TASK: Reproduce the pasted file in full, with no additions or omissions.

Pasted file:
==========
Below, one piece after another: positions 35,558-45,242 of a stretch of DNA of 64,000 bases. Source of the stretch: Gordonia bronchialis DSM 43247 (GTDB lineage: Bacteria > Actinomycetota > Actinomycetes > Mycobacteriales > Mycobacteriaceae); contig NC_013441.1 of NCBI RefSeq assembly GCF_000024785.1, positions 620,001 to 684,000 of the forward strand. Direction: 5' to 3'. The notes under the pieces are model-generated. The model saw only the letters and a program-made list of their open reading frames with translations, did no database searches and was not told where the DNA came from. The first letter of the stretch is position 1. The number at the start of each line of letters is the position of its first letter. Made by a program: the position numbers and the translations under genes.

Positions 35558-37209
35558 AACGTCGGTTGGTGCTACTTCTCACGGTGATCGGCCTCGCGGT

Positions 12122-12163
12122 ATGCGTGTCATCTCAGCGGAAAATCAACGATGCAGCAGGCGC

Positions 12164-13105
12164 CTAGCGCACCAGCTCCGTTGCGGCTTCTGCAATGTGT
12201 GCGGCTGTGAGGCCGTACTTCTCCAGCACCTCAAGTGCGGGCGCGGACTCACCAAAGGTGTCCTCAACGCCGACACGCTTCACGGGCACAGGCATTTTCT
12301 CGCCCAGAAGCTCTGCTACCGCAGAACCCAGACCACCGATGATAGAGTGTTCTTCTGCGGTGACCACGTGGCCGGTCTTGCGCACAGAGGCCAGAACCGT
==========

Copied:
Below, one piece after another: positions 35,558-45,242 of a stretch of DNA of 64,000 bases. Source of the stretch: Gordonia bronchialis DSM 43247 (GTDB lineage: Bacteria > Actinomycetota > Actinomycetes > Mycobacteriales > Mycobacteriaceae); contig NC_013441.1 of NCBI RefSeq assembly GCF_000024785.1, positions 620,001 to 684,000 of the forward strand. Direction: 5' to 3'. The notes under the pieces are model-generated. The model saw only the letters and a program-made list of their open reading frames with translations, did no database searches and was not told where the DNA came from. The first letter of the stretch is position 1. The number at the start of each line of letters is the position of its first letter. Made by a program: the position numbers and the translations under genes.

Positions 35558-37209
35558 AACGTCGGTTGGTGCTACTTCTCACGGTGATCGGCCTCGCGGT

Positions 12122-12163
12122 ATGCGTGTCATCTCAGCGGAAAATCAACGATGCAGCAGGCGC

Positions 12164-13105
12164 CTAGCGCACCAGCTCCGTTGCGGCTTCTGCAATGTGT
12201 GCGGCTGTGAGGCCGTACTTCTCCAGCACCTCAAGTGCGGGCGCGGACTCACCAAAGGTGTCCTCAACGCCGACACGCTTCACGGGCACAGGCATTTTCT
12301 CGCCCAGAAGCTCTGCTACCGCAGAACCCAGACCACCGATGATAGAGTGTTCTTCTGCGGTGACCACGTGGCCGGTCTTGCGCACAGAGGCCAGAACCGT